Stake Land

Stake Land


Reviewed by: David Graham

Indie director Jim Mickle follows his breakout horror Zombie Virus On Mulberry Street with a new take on the apocalyptic vampire fable, starring co-writer Nick Damici. Stake Land hews close to the likes of I Am Legend with its marauding undead hordes that resemble gut-munching zombies more than traditional blood-suckers, but the film bravely opts for a tone closer to The Road in its emphasis on survival amidst desolation.

Connor Paolo plays Martin, a young drifter fighting for his life after America has succumbed to a bloody tide of vampirism. The film opens with his family being attacked by one of the savage neck-biters, his escape leading him into the path of a grizzled vamp-slayer known simply as Mister. The two plot a course for Canada, driving down abandoned highways and through debris-strewn ghost towns, always wary of the danger that night brings. Some of the other humans they encounter offer hope and respite from their solitude, but others prove to have a deadly religious agenda, seeing the devastation around them as God's doing.

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Despite its undeniable ambition and good intentions, Stake Land is just too derivative to distinguish itself from its peers. The tone is unremittingly somber and earnest, but sadly fails to wash due to weak performances and the lack of an interesting story. Events unfurl at a snail's pace, without enough depth of characterization to make the audience care about the situations. Damici makes for a suitably flinty lead, even though his role is woefully one-note, but Paolo never seems to be particularly affected by the horror around him, and his third act romance with the wooden-as-ever Danielle Harris's pregnant country gal fails to convince. The script fearlessly throws some of its more interesting characters into peril, with the second half just about piquing interest through some sustained attacks where anyone seems to be fair game for the monsters. An unrecognizable Kelly McGillis brings some emotional investment through her role as a former nun stricken by doubt, but for all the lofty themes that Stake Land wrestles with, it's fundamentally as shallow as the omnipresent puddles of rain and blood.

The film's greatest strength is its visual elegance; the landscape and art direction juxtapose authentic degradation with effortless natural beauty, captured in bittersweet detail by the gorgeous cinematography. Unfortunately, the over-used device of Paolo's narration makes even these arresting moments somewhat cliched; we've heard it all before, and it robs the film of much of the atmosphere it could easily have had. Even at just 98 minutes, things feels stretched, and there's a distinct lack of a properly satisfying denouement, the climactic one-on-one battle being underwhelming due to an under-developed villain. The creature design is effective if uninspired, but they lack the frightening intensity of 30 Days Of Night's animalistic enemies, and the lack of visceral gore effects means they're nowhere near as menacing as they should be.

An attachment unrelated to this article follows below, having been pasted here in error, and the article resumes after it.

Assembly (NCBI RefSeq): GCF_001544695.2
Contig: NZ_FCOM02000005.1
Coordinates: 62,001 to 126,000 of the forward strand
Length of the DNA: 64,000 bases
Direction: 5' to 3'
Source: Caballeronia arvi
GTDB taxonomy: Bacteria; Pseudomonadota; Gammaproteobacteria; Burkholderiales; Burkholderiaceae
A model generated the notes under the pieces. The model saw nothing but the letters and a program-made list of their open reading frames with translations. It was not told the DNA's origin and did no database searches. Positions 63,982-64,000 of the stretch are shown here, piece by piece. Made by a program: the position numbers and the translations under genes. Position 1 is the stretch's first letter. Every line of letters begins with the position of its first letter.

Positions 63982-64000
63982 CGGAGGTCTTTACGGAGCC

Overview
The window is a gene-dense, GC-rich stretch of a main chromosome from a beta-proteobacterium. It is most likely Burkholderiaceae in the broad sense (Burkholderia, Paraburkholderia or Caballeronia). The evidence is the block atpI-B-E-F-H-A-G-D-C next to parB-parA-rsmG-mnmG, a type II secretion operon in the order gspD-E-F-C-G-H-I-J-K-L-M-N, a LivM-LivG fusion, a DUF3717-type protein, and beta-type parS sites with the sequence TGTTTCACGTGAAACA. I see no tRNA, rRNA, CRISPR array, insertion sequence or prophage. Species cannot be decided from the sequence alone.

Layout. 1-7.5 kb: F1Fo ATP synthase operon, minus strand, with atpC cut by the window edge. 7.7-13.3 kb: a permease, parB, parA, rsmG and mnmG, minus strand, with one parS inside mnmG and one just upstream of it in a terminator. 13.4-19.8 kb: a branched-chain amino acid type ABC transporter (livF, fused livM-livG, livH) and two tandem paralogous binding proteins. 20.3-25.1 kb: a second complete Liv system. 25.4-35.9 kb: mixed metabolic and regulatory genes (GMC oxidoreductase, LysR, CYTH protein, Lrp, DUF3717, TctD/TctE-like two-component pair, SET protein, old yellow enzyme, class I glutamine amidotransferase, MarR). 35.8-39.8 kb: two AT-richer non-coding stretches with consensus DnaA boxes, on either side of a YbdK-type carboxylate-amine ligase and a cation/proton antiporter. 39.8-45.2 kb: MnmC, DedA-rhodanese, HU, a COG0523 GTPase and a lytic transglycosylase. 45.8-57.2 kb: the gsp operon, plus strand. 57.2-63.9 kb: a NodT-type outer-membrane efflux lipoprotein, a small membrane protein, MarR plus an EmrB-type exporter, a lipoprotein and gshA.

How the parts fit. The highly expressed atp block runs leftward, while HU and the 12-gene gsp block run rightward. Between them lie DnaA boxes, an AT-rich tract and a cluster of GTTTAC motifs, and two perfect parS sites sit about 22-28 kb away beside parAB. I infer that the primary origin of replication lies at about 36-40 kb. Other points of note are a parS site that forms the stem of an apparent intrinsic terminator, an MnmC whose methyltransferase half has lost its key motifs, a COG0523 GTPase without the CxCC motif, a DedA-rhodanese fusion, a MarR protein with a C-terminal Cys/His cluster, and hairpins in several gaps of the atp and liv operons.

As a DVD this would just about be a mildly enjoyable diversion, but as a cinematic offering it suffers in comparison to the many recent hits it riffs on. The relatively low budget isn't an issue, Mickle impressively achieving a genuine sense of scale, but the clunkiness of the script and relative inexperience of the performers are impossible to ignore. Hopefully the young director and his cohorts can make a more rounded, involving effort that fully exploits their raw appeal in the future; for now Stake Land joins Mulberry Street as a deeply flawed genre piece that's too familiar for the mainstream viewers it desperately wants to win over, and not full-on enough for the horror crowd it could so easily have courted.

Reviewed on: 14 Jun 2011
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A small group of people travel through a post-Apocalyptic America where fundamentalist cultists and deadly vampires make staying alive a constant battle.
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Director: Jim Mickle

Writer: Nick Damici, Jim Mickle

Starring: Danielle Harris, Kelly McGillis, Connor Paolo

Year: 2010

Runtime: 96 minutes

BBFC: 15 - Age Restricted

Country: US


Glasgow 2011

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